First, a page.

Let’s Play House!

I am one of those people who love IKEA. Since we moved into our house (almost 10 years ago now), our house has slowly, but steadily been accumulating IKEA furniture. Maybe it helps me entertain my (year9) aspirations about becoming a builder (mega fail due to enemy-status with maths and/or lack of buildery-characteristics), but now, since my latest purchase of a bed, I am sensing that there may be more hiding behind flowing blonde Swedish locks much like those from the Pure Blonde beer ad where everyone wears white/sparkles and of course goes home to their shiny IKEA-furnished houses next to that glistening lake.

The IKEA website tells me that ‘The name IKEA is formed from the founder’s initials (I.K.) plus the first letters of Elmtaryd (E) and Agunnaryd (A), the farm and village where he grew up’ (oh dear, research on a non-uni day).

However, smart Amanda thinks this possibly could be a lie.

Ingeniously Knocking Everyone Around? I’m Knowingly Entertaining Aristocrats? Innovative Kit; Evil Assembly? Interestingly Kitsch ‘Everyday’ Accessories?

Something is asunder!

They cleverly draw you in and then spit you out the other end, struggling to hold onto various items you definitely will find use for in the future. Definitely. I mean, that new gadget goes rather well in that new IKEA box that you specifically bought to hold ‘what’s-this-thing-do-again?/I’ll-use-this-at-least-once’ items.

What I have come to realise, is that they have turned what are traditionally negative things, into positive ones! Flicking through my (much-read) IKEA brochure, a key concept is ‘we have prepared the IKEA store for you to shop on your own’. YOU choose and compare items, YOU attempt to find helpful staff member, YOU find said item in warehouse, YOU pick it up and lug it to checkout, YOU attempt to get large products into small cars, YOU then assemble said product.

‘Customer service?!’ old Coles lady crows at me as I ask her to take her crap out of her basket. I bet she never shops at IKEA. (and I doubt my golf would love to have a flat-packed shelf/set of drawers perched precariously on top of her roof)

one way to get your package home

that's right, TOO EASY!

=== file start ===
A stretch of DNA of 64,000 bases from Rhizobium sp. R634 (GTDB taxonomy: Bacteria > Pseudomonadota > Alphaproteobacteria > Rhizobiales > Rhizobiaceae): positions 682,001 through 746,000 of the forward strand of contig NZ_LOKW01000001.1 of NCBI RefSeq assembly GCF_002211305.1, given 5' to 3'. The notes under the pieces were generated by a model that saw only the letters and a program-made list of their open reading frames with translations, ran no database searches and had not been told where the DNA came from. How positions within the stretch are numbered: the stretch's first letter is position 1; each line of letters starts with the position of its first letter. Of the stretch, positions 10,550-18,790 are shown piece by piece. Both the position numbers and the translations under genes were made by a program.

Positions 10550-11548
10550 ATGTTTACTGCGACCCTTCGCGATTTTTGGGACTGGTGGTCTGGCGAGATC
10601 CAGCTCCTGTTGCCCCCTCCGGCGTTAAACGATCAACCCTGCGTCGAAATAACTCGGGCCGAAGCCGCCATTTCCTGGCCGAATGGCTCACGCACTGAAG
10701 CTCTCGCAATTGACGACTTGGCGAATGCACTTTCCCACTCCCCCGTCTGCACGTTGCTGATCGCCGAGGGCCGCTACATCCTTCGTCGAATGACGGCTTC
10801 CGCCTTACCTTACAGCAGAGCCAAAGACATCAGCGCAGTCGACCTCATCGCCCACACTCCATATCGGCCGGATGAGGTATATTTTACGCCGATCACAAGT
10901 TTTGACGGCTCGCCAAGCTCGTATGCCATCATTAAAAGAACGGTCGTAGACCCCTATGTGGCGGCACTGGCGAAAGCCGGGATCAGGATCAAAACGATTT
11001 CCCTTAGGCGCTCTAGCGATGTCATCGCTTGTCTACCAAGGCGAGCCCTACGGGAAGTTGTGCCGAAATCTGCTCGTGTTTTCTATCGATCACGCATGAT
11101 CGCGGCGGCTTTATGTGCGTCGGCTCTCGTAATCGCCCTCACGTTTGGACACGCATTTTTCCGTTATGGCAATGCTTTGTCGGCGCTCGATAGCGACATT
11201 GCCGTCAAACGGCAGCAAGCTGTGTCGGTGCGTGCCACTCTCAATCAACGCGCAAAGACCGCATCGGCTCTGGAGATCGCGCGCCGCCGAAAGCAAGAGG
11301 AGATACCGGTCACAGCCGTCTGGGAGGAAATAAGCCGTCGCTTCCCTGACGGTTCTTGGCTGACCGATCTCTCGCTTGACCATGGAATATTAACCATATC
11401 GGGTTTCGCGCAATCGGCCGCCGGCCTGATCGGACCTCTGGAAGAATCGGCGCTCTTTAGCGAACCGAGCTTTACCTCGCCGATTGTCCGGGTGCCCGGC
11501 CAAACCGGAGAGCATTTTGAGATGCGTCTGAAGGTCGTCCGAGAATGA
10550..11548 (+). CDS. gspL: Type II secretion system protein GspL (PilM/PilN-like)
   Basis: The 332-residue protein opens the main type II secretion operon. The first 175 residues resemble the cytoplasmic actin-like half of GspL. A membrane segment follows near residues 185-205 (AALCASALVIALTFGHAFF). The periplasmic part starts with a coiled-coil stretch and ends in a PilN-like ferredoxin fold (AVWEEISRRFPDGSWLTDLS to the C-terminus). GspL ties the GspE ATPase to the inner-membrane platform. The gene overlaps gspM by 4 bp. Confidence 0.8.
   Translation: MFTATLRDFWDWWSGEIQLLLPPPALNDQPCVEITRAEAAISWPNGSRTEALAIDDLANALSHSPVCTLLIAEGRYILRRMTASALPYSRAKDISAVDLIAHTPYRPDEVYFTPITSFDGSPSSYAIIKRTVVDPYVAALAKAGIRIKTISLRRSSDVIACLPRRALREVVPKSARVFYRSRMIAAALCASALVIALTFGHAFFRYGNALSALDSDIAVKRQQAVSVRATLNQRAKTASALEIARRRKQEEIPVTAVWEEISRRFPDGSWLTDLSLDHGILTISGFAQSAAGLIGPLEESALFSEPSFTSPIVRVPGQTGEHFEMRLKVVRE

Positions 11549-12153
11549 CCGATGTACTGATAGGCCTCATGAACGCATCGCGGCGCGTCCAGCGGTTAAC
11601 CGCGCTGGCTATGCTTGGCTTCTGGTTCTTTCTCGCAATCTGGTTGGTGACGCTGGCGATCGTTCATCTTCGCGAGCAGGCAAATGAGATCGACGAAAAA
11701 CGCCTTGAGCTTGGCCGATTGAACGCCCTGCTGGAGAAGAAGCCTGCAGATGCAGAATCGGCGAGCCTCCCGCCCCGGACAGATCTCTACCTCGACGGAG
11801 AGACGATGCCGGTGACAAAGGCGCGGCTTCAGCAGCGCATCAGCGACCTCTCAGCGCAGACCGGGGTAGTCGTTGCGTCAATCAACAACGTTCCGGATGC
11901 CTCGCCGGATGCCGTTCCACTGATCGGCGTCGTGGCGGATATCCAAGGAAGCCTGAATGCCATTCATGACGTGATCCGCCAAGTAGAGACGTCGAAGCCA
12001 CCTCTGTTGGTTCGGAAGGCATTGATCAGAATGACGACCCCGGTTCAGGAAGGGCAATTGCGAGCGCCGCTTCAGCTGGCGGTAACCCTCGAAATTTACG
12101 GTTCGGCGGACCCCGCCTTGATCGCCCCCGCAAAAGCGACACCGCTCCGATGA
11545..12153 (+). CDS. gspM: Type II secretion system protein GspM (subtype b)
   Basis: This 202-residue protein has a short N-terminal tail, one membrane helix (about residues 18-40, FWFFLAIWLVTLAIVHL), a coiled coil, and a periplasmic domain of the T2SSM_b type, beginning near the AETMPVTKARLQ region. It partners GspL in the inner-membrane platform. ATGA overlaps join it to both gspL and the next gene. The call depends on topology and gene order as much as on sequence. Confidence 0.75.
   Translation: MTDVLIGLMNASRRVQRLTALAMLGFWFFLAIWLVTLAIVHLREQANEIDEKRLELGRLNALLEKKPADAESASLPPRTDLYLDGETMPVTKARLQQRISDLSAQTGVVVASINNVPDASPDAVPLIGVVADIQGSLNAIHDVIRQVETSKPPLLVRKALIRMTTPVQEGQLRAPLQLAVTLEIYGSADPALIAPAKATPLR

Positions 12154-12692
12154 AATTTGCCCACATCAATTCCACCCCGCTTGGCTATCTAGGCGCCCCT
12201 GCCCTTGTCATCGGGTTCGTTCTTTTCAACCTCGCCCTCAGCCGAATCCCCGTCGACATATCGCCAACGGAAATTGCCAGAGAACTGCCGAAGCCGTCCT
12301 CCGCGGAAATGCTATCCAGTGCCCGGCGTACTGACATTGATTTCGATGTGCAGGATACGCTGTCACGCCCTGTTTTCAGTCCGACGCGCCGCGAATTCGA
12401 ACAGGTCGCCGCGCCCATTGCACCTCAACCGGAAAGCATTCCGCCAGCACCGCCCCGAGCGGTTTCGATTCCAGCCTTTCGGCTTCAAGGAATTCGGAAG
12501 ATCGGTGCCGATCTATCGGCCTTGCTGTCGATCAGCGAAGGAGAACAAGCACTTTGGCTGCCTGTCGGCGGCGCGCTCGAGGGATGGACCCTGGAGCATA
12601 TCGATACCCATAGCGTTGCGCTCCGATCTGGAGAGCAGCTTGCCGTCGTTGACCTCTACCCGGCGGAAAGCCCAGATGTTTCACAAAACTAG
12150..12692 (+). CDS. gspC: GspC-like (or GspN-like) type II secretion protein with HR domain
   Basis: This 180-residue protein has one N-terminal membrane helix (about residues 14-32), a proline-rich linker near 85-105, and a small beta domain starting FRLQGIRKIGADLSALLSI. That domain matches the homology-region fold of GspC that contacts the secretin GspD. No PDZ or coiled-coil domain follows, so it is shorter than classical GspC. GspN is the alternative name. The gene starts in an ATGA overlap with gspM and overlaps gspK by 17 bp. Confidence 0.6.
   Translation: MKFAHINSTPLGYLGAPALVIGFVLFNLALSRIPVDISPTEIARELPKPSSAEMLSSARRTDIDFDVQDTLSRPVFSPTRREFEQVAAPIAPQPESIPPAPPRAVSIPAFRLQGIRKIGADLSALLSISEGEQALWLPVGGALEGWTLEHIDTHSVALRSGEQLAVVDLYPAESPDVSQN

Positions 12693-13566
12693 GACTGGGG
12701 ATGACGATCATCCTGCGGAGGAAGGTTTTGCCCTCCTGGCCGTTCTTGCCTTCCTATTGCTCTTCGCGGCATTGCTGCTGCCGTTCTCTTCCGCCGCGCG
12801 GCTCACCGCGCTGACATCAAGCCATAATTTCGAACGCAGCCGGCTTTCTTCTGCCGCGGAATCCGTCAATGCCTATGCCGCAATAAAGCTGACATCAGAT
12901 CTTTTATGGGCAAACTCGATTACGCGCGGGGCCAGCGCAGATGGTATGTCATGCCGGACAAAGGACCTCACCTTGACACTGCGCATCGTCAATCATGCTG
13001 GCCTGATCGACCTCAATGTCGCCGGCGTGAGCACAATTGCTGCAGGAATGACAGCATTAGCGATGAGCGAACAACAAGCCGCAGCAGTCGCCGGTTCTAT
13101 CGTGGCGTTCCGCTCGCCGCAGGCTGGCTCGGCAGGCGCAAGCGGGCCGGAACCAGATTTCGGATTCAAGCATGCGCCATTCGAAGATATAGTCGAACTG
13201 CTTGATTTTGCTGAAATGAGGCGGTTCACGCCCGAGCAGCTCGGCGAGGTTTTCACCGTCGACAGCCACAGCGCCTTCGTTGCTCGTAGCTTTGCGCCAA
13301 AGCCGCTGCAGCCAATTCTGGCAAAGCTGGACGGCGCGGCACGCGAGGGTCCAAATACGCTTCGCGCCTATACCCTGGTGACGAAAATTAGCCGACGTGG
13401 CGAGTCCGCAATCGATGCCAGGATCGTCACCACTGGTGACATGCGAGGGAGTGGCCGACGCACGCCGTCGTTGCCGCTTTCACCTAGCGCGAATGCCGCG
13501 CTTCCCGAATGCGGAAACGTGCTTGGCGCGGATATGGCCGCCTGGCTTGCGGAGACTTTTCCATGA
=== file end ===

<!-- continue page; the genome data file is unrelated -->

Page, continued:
Anyway, recently I ventured into IKEA to purchase my lovely new bed. There is something magical about the prospects of shopping at IKEA for me. I love wandering through all (because it’s one long route you must take unless you find the sneaky shortcuts to exit (or for some, escape)) the display sections looking at everything and picking up random gadgets/kids toys/cool kitchenware on the way. There are also those people who, like in that movie ‘500 days of summer’, are pretending they live in beautiful IKEA-furnished house, turning on the taps and making comments like ‘I don’t know how to tell you this…but there’s a Chinese family in our bathroom’(har har!) etc

Upon reaching bed destination, I already had some idea about what I was looking for. Seeing all the beds made-up so neatly gave me hope as I sat, and then lay down on a few of them. Suddenly, I had turned into Goldilocks. ‘What about this mattress?’ my mother enquires, pointing to a much cheaper one than the one the website suggest I was suited to in their ‘mattress-test’. ‘Too hard’, I protest blatantly ignoring the significantly lower price. ‘This?’ ‘Too soft’.

And there it was. Pushing others out of the way, I made my way to lay down on the mattress the website suggested – the Sultan Herand! (Why would I ignore such sage-advice?). Win.

Noting down the location of all the separate pieces to make the bed as well as where to find the mattress, we tried our hardest to make it past all the other cool stuff we thought we could use to spruce up the house (including another blue glass orb (because who doesn’t need two of them?)), and made it to the ‘yes, (unfortunately) we need delivery’ desk.

The bed arrived promptly a little after 10am the following day. Realising that I had severely overestimated the size of the bed in relation to my bedroom (read: study), this required more re-organizing of my current IKEA furniture (and one drawer still can’t open the entire way, lol), to create the space to build the masterpiece.

Matching all the little screws and pieces to what was shown in the work, getting out the screwdrivers and laying down the pieces of wood, we got to work. A couple hours down (and trying to push the fact that I was bed-building instead of starting my essay), we reached step 9.

‘What’s this?’ my mother asks, pointing at a picture in the instructions. ‘The mid-bar thingo?’ I reply, sitting in the middle of an unfinished bedframe. ‘Where is it?’

Mega fail. Oh IKEA, you have misled us!

Frantically searching through obviously empty boxes we come to the realisation that it was an EXTRA piece we just didn’t pick up at the warehouse. When I had asked the packing guy if we needed the three bed frame pieces, plus the slats he said yes.

Clearly he meant to say: ‘Why yes, you need this bed-head thing here, and these are the sides, and this is the foot-end. Oh, you’ll need these slats here, plus this mid-bar thingo which is actually a little way over here, hiding amongst other furniture. Here! I’ll help you get it on your trolley, because, despite noting that you are in possession of a rather powerfully-built physique, chivalry is NOT DEAD (smiley face)’.

Anyway, to cut a long story somewhat shorter, a mad rush back to IKEA to attain said ‘mid-bar thingo’, a few more hours and some bruises later, the bed was finished.

Aaaaand, Amanda is one step closer to achieving an IKEA showcase room despite that issue of the drawer… The bed is rather lovely – only enhanced further by the two blue glass orbs and the blue dog toy.


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May 2011
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